So, you start by going to the shop and actually buying some mutton. By the time you get home, you might be tired, and might not actually feel like cooking. So, as soon as you get home, you first put the mutton in the freezer. This is very important it you care about little things like your health.

While you're at the shop you should try to remember what all you don't have at home, so you can buy them right then, and not have to come back to the shop later. Let's see what you need - onions, tomatoes, cinnamon sticks, cloves, oil, ginger-garlic paste, green chillies, mint leaves, coriander leaves, meat masala, potatoes, carrots, peas, beans, turmeric powder, salt.

Never forget salt. Food tastes terrible without salt. Even if you have salt at home, buy some more. You never know when you'll need it. But then again, you have to put the right amount of salt. What you really need is to learn the tricks for getting your salt right. And you've come to the right place to learn!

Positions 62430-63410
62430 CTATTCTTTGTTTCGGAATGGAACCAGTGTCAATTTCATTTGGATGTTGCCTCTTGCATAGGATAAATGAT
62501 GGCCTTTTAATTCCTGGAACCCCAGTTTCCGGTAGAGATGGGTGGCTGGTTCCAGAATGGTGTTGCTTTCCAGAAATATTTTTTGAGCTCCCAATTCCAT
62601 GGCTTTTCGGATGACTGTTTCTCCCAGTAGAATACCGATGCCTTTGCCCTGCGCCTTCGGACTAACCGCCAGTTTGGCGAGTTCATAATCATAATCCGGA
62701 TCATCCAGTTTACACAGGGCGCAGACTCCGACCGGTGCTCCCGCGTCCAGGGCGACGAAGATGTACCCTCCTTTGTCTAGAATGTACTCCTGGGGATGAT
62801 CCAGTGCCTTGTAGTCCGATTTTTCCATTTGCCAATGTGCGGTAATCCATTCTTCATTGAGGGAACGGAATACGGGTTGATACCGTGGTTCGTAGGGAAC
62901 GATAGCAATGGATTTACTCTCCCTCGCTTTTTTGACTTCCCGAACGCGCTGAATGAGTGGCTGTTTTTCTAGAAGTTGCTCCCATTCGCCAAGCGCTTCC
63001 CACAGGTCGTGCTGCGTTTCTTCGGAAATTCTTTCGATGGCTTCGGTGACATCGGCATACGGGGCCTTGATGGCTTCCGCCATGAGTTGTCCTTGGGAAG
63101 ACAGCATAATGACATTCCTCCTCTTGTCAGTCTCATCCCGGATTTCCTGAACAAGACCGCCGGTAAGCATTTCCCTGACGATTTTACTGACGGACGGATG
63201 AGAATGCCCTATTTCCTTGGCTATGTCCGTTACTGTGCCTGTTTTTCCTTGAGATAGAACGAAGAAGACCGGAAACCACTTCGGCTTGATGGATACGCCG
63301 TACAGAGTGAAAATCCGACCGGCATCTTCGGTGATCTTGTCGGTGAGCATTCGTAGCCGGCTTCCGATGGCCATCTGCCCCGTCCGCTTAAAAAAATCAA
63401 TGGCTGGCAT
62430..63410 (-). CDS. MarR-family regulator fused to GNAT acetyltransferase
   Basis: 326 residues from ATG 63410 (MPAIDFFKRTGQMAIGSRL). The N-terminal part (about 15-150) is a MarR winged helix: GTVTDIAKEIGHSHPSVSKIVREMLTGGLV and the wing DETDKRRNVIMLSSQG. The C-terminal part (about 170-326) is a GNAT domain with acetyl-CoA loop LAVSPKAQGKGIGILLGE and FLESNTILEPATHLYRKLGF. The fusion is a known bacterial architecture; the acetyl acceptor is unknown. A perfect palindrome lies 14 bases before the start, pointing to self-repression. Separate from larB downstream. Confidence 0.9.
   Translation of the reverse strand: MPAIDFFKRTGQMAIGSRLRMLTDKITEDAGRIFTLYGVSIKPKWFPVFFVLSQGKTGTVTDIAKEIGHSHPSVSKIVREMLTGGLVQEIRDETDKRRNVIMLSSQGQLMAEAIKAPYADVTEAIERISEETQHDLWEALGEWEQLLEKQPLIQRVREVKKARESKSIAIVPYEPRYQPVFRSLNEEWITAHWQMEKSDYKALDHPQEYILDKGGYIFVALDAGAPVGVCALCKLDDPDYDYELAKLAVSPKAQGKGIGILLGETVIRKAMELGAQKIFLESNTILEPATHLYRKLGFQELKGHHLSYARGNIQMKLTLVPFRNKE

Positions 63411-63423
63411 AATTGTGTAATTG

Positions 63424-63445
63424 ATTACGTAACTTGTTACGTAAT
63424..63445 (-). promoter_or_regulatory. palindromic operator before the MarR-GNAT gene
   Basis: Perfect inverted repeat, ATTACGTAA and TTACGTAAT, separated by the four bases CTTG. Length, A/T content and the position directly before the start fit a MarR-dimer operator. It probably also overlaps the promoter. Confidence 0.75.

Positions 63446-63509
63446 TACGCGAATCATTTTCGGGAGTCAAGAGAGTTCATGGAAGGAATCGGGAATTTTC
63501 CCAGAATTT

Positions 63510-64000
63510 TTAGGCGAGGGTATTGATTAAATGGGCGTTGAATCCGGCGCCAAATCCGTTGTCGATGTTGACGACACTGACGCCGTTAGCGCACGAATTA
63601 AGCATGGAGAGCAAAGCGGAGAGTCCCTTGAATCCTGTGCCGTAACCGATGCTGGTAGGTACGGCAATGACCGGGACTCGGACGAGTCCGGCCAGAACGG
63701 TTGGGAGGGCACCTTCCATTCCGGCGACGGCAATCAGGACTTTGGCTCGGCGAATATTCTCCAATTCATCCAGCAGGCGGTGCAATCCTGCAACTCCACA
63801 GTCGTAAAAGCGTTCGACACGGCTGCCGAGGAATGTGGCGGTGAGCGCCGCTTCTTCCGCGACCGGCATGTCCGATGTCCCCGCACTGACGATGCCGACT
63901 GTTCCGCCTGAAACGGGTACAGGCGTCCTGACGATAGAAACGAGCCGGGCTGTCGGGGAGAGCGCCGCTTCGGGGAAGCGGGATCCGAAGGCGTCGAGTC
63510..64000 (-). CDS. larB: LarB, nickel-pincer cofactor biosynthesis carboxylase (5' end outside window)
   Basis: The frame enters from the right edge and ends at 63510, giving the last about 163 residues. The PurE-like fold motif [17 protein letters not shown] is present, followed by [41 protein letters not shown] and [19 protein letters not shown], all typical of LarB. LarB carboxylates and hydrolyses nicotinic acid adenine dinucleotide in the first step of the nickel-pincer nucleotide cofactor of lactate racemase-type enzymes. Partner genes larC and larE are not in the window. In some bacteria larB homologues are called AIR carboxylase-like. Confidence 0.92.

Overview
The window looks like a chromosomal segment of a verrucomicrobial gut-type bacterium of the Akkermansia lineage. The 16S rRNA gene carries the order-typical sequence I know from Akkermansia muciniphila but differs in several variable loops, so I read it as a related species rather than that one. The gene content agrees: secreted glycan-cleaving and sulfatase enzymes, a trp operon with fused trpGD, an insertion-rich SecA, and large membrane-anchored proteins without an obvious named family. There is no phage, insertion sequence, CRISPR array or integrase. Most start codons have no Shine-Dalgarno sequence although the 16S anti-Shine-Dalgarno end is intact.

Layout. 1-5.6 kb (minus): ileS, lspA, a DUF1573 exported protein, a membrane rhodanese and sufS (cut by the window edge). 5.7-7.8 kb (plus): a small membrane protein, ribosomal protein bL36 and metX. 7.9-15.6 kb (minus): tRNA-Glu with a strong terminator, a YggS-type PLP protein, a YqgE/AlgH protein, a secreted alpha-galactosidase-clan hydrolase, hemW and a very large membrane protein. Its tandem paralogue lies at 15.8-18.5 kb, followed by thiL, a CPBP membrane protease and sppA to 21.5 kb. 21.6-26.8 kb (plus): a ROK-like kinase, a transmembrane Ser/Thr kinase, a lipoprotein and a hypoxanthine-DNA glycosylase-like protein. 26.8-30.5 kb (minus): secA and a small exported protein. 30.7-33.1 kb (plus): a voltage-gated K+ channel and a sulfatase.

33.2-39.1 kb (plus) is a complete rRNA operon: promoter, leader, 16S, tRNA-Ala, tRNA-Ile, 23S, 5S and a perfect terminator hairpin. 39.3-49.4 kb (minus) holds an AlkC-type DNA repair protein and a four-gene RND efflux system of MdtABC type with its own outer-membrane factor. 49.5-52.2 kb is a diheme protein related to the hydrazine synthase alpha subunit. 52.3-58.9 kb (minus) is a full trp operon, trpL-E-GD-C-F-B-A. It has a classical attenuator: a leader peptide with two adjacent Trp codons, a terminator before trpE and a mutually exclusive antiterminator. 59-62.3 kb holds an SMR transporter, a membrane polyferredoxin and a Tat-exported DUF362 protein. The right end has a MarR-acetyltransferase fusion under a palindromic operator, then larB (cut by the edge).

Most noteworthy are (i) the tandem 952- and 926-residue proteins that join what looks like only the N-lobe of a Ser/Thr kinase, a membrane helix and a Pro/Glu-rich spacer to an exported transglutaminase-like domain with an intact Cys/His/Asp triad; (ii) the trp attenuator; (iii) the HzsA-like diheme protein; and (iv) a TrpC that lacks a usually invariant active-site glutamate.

Cooking needs patience. It needs time, and a relaxed mind.

So, when you are well rested, you take the mutton out of the freezer and defrost it. You'll have to put the microware on low power, and put the mutton inside for about 20 minutes.

While it is defrosting,  take out two onions, and dice them into small pieces. Put 2 table spoons of oil in a bowl, and heat the oil. When the oil is hot, you can see a bit of smoke coming from it. Put 4 cloves and a cinnamon stick in the oil. Leave for about a minute and add the onions. Fry and mix the onions till they are brown. Then add one spoon of ginger-garlic paste. Fry it till it smells good.